White Street Loft

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WORKac has recently completed its most ambitious interior to date – a 6,000 SF loft apartment that encompasses a full ground floor, half a basement and one third of a sub-basement: an “inverse triplex” for a family of four that loves to entertain.

The 6,000 sqf White Street Loft apartment encompasses a full ground floor, half a basement and one third of a sub-basement. The client, a family of four, love to entertain, and for more than four years WORKac collaborated with the family to create a new space for urban living that embraces diversity of materials and spaces, kinetic interventions to transform spaces and a highly developed sense of whimsy and the unexpected.

This full floor loft was designed for a mother and her two children. The brief included a request for accommodations for frequent guests. The planning established floor through public spaces, maximizing the daylight from the north and south facing windows, as well as private sleeping and study spaces. In this manner the family predominately lives in the generous loft space while enjoying the ability to retreat to private spaces. The design of storage and utility spaces allow open spaces to be uncluttered.

White Street Loft

The classic New York minimalist loft was considered too constraining and inflexible. The concept therefore was to divide the space into a series of programmatic “stripes” to accommodate different functions, moods and materials and break down the length of the apartment into a promenade of experiences, from most public at the front to most private in the back. This is combined with a shifting of the rear floors to allow for three full-height levels.

The stripes consist of: the Living Room at the front of the apartment, with white resin floors and a loft-lke minimalist feel; the bamboo Shaker Box which has built-in storage and Japanese-style tables set in the floor – it can double as a stage or dance floor; the Kitchen/Dining room with plum-colored concrete floors and walls and a more formal arrangement of a table for 12 to 16 and an enormous kitchen; the Media Room where curved felt-covered walls, floor and ceiling provide a comfy nook for hanging out – a kids-only sleeping loft above provides space for sleep-overs.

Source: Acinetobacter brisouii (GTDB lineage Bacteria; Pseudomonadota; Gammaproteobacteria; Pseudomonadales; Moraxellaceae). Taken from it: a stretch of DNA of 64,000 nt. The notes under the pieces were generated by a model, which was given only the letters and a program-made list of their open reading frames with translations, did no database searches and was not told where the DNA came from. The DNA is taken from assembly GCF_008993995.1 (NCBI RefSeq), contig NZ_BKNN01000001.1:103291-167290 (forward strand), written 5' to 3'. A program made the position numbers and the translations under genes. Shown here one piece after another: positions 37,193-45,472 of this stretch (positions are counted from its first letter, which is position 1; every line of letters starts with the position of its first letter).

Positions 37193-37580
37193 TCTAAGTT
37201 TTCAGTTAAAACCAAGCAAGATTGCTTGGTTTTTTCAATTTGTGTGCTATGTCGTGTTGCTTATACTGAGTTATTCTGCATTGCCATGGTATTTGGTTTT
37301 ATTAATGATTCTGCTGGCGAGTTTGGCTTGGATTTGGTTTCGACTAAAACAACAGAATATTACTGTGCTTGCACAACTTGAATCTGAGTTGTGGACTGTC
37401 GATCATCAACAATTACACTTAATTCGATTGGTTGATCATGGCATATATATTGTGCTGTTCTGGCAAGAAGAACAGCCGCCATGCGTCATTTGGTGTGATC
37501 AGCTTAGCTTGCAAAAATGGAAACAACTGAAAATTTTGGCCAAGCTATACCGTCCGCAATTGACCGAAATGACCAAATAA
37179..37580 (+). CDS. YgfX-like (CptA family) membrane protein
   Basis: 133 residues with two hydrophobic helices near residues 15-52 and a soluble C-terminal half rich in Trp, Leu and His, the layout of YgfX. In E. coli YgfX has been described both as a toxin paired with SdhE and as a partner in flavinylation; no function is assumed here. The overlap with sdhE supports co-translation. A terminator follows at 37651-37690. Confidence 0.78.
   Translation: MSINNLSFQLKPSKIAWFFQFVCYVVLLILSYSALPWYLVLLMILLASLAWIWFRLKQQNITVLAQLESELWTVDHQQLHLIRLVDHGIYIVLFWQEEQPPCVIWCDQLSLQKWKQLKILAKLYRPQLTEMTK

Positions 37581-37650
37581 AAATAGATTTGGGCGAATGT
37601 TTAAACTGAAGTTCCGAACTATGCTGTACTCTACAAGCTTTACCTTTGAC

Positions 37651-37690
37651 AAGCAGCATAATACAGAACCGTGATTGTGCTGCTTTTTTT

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The Void is an indoor light shaft with a mesquite-tiled floor that accommodates the circulation as well as a “Stitchevator” (named after the family dog) carrying tired dogs, snacks or toys between levels and a translucent bridge connecting the Master to a megacloset behind; the Bedrooms zone contains two kids rooms at the top, Master at the basement level and Nanny and Guestroom at the bottom; the Skylight strip employs a number devices (glass, voids, an outdoor courtyard) to distribute light among all of the levels; the rear Garden is a small stripe of green – and chicken coop.

All of the ground-floor stripes are connected by a series of unique tables. The Dining Room table can be extended with a leaf, the Shaker Box tables can be raised or lowered, the Living Room table doubles as a chandelier and can be lowered from the ceiling. All of the tables can be joined together for huge dinners, or twice a year to form a catwalk that can connect to the stairway in the void for the fashion designer’s new collections.

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A simple, rich palette of materials were selected that sit well with the existing cast iron Corinthian columns and pine carrier beam.

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